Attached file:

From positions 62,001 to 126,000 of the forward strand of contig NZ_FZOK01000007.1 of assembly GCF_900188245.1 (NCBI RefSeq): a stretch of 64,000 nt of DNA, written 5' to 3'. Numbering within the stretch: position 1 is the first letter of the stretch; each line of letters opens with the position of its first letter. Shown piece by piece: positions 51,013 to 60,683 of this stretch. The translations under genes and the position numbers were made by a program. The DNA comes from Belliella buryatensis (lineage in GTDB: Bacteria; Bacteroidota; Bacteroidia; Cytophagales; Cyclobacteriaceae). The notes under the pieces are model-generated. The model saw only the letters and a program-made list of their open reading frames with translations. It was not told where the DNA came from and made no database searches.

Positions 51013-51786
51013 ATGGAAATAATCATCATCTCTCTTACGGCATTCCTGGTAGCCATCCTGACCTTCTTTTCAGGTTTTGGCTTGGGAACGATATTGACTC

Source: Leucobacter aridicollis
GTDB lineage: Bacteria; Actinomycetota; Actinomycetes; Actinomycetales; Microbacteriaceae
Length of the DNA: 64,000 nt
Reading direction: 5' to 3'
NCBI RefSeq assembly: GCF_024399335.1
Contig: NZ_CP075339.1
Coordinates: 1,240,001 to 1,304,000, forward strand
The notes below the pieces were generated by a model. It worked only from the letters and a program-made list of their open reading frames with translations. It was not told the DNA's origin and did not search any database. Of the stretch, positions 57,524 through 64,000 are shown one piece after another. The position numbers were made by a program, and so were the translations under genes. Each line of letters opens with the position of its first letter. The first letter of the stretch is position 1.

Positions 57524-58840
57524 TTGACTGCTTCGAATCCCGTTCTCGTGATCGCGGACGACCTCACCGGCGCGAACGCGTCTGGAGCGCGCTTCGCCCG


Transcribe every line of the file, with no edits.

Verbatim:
From positions 62,001 to 126,000 of the forward strand of contig NZ_FZOK01000007.1 of assembly GCF_900188245.1 (NCBI RefSeq): a stretch of 64,000 nt of DNA, written 5' to 3'. Numbering within the stretch: position 1 is the first letter of the stretch; each line of letters opens with the position of its first letter. Shown piece by piece: positions 51,013 to 60,683 of this stretch. The translations under genes and the position numbers were made by a program. The DNA comes from Belliella buryatensis (lineage in GTDB: Bacteria; Bacteroidota; Bacteroidia; Cytophagales; Cyclobacteriaceae). The notes under the pieces are model-generated. The model saw only the letters and a program-made list of their open reading frames with translations. It was not told where the DNA came from and made no database searches.

Positions 51013-51786
51013 ATGGAAATAATCATCATCTCTCTTACGGCATTCCTGGTAGCCATCCTGACCTTCTTTTCAGGTTTTGGCTTGGGAACGATATTGACTC

Source: Leucobacter aridicollis
GTDB lineage: Bacteria; Actinomycetota; Actinomycetes; Actinomycetales; Microbacteriaceae
Length of the DNA: 64,000 nt
Reading direction: 5' to 3'
NCBI RefSeq assembly: GCF_024399335.1
Contig: NZ_CP075339.1
Coordinates: 1,240,001 to 1,304,000, forward strand
The notes below the pieces were generated by a model. It worked only from the letters and a program-made list of their open reading frames with translations. It was not told the DNA's origin and did not search any database. Of the stretch, positions 57,524 through 64,000 are shown one piece after another. The position numbers were made by a program, and so were the translations under genes. Each line of letters opens with the position of its first letter. The first letter of the stretch is position 1.

Positions 57524-58840
57524 TTGACTGCTTCGAATCCCGTTCTCGTGATCGCGGACGACCTCACCGGCGCGAACGCGTCTGGAGCGCGCTTCGCCCG